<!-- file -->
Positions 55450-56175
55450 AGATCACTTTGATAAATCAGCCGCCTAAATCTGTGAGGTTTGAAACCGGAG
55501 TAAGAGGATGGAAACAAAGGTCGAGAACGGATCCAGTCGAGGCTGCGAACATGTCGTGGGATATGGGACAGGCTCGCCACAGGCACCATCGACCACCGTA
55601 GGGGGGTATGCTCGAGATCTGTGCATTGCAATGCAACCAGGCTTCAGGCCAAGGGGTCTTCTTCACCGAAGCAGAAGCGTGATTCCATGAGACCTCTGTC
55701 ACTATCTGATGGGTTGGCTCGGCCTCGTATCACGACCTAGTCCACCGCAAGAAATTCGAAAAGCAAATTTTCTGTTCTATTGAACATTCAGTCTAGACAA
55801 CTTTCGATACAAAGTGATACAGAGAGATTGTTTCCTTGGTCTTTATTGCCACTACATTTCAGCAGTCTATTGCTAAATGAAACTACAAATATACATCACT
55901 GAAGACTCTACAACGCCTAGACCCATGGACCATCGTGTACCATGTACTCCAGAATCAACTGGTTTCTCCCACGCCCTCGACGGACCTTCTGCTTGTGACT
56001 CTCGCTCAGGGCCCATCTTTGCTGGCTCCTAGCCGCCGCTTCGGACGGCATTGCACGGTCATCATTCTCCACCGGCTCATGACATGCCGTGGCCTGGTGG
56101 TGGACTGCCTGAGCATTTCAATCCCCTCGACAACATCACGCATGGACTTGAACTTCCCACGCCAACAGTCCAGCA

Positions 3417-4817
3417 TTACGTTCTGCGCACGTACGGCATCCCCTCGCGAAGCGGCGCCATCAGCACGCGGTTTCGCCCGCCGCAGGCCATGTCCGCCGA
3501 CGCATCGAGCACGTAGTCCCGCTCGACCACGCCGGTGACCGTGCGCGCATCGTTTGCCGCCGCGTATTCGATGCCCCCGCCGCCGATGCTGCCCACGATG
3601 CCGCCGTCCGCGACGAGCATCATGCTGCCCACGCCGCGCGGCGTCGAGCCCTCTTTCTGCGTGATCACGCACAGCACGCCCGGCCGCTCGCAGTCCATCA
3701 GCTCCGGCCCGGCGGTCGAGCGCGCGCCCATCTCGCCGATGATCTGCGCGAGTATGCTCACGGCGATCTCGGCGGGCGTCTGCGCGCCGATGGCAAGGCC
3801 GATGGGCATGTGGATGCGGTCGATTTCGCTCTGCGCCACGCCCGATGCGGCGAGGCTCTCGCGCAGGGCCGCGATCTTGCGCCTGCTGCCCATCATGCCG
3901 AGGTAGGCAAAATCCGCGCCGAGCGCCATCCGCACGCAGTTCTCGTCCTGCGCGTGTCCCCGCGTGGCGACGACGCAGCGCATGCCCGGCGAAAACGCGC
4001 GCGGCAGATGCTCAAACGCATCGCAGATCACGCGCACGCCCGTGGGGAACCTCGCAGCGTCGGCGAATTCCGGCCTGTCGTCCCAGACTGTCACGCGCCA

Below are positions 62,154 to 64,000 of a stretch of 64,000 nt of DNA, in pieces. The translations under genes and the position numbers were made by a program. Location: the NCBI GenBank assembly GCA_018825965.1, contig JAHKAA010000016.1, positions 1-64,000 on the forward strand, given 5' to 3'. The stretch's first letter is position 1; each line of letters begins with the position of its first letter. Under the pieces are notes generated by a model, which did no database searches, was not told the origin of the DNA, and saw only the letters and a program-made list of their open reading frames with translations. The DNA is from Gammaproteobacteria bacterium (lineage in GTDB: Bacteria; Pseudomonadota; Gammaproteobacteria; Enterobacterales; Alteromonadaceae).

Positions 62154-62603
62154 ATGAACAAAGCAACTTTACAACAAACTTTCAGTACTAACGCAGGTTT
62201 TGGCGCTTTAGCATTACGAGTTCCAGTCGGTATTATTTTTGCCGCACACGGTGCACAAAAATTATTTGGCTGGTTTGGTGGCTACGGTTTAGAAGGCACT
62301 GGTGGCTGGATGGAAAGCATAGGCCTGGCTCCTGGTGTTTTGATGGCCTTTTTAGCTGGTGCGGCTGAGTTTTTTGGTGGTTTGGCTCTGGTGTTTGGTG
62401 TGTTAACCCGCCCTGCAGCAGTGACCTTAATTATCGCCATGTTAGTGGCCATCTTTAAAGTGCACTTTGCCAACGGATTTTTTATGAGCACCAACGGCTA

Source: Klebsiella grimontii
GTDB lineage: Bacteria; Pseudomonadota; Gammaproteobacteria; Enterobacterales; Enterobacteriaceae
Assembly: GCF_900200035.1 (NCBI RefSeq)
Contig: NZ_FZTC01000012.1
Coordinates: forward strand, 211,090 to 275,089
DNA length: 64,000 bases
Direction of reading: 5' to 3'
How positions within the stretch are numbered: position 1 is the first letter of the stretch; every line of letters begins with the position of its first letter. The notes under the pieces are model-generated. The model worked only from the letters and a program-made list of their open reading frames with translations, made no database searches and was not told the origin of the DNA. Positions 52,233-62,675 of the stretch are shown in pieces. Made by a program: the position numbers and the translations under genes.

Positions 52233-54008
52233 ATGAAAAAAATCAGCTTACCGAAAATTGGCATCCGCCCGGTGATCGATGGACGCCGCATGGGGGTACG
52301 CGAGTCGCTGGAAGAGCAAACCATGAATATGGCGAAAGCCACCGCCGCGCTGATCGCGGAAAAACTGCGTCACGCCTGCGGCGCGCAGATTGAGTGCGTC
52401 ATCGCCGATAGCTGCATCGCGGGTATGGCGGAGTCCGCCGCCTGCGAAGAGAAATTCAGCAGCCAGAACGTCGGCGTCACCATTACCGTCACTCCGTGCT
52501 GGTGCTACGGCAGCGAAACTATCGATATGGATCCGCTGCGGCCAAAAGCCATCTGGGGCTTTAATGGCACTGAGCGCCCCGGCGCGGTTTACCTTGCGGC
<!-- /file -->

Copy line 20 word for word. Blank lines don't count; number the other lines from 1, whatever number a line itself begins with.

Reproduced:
62154 ATGAACAAAGCAACTTTACAACAAACTTTCAGTACTAACGCAGGTTT